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  23.  I never got that camera shot thing, really. WWE wants you to believe you're watching some degree of a legitimate sporting event (while they're in the ring, anyway) so it seems weird to not be able to acknowledge that there are, in fact, cameras there filming it. I know it's not just wrestling that does that and it probably comes from typical TV production anal retentiveness, but it just doesn't seem like a big deal to me. It's not like when you're watching a sitcom where you're supposed to believe you're just a fly on the wall of these people's actual homes.

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  24. Yeah it's not exclusive to the WWE at all, just a general production principal, keep the focus on the performers and not the production.

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  25. Kind of off topic, but remember during WWECW when Styles and Taz would be ringside on the side facing the camera? I never understood that and found it distracting that you could see them staring at the monitors all the time. It reminded me of the Royal Rumble and Raw games for SNES, where you could see Vince and Lawler in the background. Lawler was constantly lifting his hands in the air like he was freaking out.

    Did WCW switch from sitting ringside when Nitro came around or before? I can remember Ross and Ventura sitting ringside back in 92/93 when I first started watching WCW. I don't remember much before that.

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  26. I'm curious as to why, as of the last time I noticed, they are still using the old, sd monitors. I'm so used to see them pulling those long, gray monitors off the announce table before they break it. Even ROH has flat screen HD monitors.

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  27.  That's a good question... as they've been HD for 4 years now, and the HD ones are probably cheaper than the giant SD ones they've been using for decades.

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  28. We should find a video of Virgil actually finding someone to buy his autographed photo at his merch booth and dub Piper's voice over it: "YEAAAAHHH... I KNEW YOU COULD DO IT VIRGE!!!! YEAAAAHHHH!!!"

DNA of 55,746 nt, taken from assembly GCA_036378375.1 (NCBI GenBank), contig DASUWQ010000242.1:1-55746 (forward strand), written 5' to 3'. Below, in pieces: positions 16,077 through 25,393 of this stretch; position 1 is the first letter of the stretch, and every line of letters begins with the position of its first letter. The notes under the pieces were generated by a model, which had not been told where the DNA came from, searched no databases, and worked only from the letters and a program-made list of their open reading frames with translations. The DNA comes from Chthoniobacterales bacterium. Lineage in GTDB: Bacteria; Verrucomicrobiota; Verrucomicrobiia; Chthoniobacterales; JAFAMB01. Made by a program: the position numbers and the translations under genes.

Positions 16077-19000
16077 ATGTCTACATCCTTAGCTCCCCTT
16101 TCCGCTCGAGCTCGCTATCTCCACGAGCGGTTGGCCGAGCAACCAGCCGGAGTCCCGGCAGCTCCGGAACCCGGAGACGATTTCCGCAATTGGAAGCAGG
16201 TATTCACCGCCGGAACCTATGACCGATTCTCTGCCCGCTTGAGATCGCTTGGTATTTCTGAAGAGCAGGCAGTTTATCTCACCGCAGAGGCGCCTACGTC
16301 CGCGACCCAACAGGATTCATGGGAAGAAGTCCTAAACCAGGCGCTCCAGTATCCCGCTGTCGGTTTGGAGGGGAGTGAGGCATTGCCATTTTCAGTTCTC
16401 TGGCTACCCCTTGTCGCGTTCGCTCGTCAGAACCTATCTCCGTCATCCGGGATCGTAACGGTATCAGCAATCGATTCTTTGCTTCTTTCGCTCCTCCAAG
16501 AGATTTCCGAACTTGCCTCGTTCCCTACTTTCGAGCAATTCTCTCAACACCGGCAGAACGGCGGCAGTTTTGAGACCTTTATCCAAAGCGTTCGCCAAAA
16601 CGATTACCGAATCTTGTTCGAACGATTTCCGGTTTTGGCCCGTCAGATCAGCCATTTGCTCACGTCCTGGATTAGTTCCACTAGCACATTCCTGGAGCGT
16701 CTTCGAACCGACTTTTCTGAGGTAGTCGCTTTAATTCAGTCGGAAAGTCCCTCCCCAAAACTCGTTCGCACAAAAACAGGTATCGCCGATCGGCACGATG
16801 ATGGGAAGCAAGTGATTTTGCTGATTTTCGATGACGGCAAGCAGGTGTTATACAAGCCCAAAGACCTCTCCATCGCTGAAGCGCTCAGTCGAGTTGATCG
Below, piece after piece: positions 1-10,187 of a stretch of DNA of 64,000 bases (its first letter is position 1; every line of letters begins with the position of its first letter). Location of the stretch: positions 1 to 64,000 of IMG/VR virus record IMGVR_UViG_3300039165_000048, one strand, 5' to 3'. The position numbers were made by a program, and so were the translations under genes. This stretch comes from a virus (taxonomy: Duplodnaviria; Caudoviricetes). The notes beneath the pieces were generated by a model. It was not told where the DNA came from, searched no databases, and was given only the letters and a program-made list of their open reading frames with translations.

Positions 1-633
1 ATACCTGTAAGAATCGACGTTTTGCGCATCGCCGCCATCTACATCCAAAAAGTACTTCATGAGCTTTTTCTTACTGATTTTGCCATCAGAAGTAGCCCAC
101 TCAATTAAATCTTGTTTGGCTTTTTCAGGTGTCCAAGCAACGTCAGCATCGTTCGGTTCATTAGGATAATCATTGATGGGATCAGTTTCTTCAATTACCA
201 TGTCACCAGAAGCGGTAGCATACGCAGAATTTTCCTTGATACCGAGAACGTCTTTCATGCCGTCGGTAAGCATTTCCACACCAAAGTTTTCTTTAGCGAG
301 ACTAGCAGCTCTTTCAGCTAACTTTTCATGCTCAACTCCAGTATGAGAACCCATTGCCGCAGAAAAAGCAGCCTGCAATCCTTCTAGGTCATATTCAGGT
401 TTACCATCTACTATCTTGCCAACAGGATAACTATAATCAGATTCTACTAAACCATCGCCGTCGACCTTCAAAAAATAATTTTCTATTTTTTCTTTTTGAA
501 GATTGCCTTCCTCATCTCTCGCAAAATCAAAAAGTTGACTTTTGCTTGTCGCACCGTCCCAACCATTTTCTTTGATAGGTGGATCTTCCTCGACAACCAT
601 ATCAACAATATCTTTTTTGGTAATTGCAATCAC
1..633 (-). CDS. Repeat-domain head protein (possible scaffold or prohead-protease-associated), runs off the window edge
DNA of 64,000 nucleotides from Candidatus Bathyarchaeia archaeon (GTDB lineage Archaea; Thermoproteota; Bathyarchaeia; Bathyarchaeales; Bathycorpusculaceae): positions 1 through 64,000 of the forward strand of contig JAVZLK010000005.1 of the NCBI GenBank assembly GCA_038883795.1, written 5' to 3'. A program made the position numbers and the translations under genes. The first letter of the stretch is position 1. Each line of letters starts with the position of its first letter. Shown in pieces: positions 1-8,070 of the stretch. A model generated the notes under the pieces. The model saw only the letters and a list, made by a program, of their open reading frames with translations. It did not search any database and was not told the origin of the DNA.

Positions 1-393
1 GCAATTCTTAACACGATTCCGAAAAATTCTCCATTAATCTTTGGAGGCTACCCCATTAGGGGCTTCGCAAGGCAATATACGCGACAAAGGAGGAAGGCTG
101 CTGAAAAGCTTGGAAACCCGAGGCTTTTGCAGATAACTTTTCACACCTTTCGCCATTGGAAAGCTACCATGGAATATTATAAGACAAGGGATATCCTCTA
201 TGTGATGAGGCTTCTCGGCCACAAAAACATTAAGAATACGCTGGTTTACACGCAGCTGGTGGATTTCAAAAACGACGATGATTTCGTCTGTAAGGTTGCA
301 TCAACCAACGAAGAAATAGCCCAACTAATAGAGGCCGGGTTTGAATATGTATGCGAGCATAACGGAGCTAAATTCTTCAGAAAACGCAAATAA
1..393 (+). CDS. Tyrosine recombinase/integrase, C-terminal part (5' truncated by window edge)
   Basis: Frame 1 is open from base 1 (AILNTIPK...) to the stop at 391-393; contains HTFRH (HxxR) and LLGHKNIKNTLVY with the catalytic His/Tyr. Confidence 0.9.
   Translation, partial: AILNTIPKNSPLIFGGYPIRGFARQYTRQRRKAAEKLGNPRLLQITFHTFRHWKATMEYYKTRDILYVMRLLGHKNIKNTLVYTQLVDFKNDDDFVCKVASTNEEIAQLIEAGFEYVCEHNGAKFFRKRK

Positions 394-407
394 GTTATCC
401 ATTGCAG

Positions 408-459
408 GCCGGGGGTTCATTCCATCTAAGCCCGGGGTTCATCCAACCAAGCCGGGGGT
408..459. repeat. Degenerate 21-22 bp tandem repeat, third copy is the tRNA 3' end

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  29. We do TV game production at the company I work for... the general rule is to watch the monitor because you don't want to be describing something that is happening that might be out of camera range that the viewer can't see.  But, you also want to glance out on the field of play just in case there's something going on on the sidelines or away from the ball.  It's a balancing act... but monitor, in general, is the rule.

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  30. Those old TV tapings were great... most of the ones I went to, the announcers never even came out to do the intros... they just got the extended shot of the crowd cheering and the announcers green-screened it.
    I remember one taping I was at where Vince and Heenan went to the interview podium to do some stand-ups and then they went to the back... they didn't stay out anywhere and do commentary for all the matches.

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  31.  Yeah, I think it started with Raw... I remember, as Scott mentioned, that WM 7 had the announcers at ringside, but they were in a booth a WM 8. WM 9 they were back at ringside, but that was after the Raw era began... so I would say as a general rule that it started regularly with Raw.

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  32.  LOL!  I'm on it haha

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  33. They might be HD, a lot of professional video houses use small (9" - 13") HD CRT monitors (sometimes black and white even) for certain monitoring video feeds in certain circumstances.  A lot of professionals still prefer them to flat screen LCDs because they are easier to detect certain video errors on playback.

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  34. Hmmm yeah I think you may be right.  Tony and Bobby were ringside for most of the 1994 PPVs, although I can't recall if they were for the earlier PPVs in 1995.

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  35.  Yeah it is kind of neat looking back at how they edited those things together. 

    Occasionally they'd actually set Vince and company up at a table for certain in arena angles, but they utilized the green screen as much as possible to cut down on travel I'm assuming.  There is that one angle where Piper storms onto the set of the Funeral Parlor to spit on Flair's belt.  They are in front of a green screen there with Vince and then Piper walks off camera and then he pops out from behind the stage.

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  36. The Love-Matic Grandpa!August 30, 2012 at 8:00 PM

    Well, we were all trained to accept the TV product for what is was, and we didn't know any other way. The MNW changed all that, obviously.

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  37. My other favorite how Mean Gean would go, ok now let's let Bobby Heenan have it and chant "WEASEL!" for 30 seconds!

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  38.  haha, I'm surprised they never brought out cardboard cutouts of each to make it *really* ridiculous.